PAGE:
2.)    Timed feedings: The food is available for a set amount of time.  For example, Fluffy is allowed to eat as much as she wants for 15 minutes, one hour, etc.  Unfinished food is removed when the time is up.  This method is valid for some pets, but for the weight-challenged pet, it often results in consumption of too much food.  Many pets can stuff themselves to the brim within a few minutes.  Remember that our dogs' and cats' ancestors could eat a lot at one time; they did not know where their next meal was coming from!

3.)    Measured feedings:  A measured amount of food is given at set intervals of time.  For example, Fluffy is given 1 ½ cups of food three times daily.  Any bones, treats, chews, or table scraps given are accounted for, and the daily amount is decreased based on the amount of other calories fed.  This amount is determined by estimating caloric needs, then adjusting the amount over time based on changes in the pet's body condition score.    There are often feeding recommendations by body weight on commercial food bags.  Remember!  These are only suggestions.  Every pet will have different, individual feeding needs.  Pets prone to obesity will likely require a substantially smaller amount than is suggestion.  For example, one 50 pound dog may require up to 3 cups of a certain food twice daily to maintain a good weight, while another 50 pound dog may require only 1 cup of the same food twice daily to maintain good body condition.  This difference is due to many factors, including genetics and lifestyle.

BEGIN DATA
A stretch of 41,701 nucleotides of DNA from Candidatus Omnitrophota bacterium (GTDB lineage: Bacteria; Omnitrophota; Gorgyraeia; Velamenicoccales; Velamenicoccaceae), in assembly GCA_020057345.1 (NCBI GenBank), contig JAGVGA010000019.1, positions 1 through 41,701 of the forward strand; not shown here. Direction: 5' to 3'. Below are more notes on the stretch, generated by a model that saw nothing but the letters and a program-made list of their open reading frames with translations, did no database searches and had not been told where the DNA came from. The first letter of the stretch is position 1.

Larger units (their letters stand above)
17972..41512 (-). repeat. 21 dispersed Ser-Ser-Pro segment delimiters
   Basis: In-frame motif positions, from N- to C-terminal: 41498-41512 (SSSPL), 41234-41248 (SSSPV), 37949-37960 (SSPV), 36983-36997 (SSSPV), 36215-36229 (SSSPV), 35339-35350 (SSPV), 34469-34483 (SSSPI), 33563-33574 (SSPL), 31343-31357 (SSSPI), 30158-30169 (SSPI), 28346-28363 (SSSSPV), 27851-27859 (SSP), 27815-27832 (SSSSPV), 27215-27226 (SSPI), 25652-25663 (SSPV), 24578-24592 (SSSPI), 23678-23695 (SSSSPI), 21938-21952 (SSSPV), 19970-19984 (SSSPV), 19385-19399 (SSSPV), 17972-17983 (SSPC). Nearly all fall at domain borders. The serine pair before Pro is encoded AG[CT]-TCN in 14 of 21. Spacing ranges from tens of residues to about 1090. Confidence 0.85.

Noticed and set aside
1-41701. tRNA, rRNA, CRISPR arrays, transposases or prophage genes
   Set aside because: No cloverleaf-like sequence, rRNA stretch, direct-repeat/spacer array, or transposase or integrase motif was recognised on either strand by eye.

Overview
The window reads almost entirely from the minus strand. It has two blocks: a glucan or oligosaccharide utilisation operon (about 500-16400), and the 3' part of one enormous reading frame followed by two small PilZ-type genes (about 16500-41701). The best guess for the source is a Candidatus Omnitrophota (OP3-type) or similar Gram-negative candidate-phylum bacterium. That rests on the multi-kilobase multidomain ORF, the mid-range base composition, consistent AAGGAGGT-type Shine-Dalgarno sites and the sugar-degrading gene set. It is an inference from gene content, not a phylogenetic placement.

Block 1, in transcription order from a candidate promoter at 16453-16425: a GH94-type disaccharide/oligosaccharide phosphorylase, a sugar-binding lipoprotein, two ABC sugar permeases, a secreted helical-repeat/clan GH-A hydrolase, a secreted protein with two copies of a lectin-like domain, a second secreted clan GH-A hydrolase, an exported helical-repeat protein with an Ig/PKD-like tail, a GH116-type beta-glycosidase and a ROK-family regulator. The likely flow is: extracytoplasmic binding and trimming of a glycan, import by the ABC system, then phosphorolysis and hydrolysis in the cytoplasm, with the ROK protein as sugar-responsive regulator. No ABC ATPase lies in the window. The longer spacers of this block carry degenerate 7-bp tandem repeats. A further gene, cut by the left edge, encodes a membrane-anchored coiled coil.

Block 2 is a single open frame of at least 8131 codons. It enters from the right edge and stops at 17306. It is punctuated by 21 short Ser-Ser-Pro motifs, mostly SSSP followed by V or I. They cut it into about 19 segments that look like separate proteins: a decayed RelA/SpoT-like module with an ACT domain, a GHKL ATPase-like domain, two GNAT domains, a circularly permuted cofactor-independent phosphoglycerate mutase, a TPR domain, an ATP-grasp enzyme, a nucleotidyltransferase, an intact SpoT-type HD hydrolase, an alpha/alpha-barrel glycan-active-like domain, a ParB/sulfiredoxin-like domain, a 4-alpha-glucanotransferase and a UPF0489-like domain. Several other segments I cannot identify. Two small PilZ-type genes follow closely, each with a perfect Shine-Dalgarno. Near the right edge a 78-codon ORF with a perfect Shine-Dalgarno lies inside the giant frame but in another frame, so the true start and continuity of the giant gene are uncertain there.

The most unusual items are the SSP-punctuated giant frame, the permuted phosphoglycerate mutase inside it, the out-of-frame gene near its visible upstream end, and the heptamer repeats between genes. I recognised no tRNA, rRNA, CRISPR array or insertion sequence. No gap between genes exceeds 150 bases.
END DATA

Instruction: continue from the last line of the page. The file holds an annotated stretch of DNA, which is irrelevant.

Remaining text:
Commercial pet foods vary in nutrient and calorie content.  This is important to consider if changing among food types; you may need to adjust the amount fed when changing your pet to a new food.  While many pets achieve weight loss success by simply decreasing food amounts of the regular diet, some pets benefit more from prescription veterinary diets which are high in fiber and low in fat.  The high fiber helps your pet feel more full and satisfied while on a weight loss plan.  Ask us if one of these diets would be appropriate for your pet.

Watch the treats!  Treats and table scraps are often perceived as "love" given to our furry friends.  While it is okay to give treats, the calorie content of treats cannot be ignored when considering the daily diet regiment, and should not constitute more than 10% of the daily caloric intake.  High fat treats and snacks include cheese, meat, and rawhides.  Alternative, low calorie snacks include carrots, green beans, celery, apples, and dehydrated sweet potato chews.

Regarding exercise, it is important to keep your pet's joint health in mind.  Short, frequent bouts of exercise are preferable to long, rigorous runs.  You can work in little bits of activity throughout the day.  Here are a few suggestions: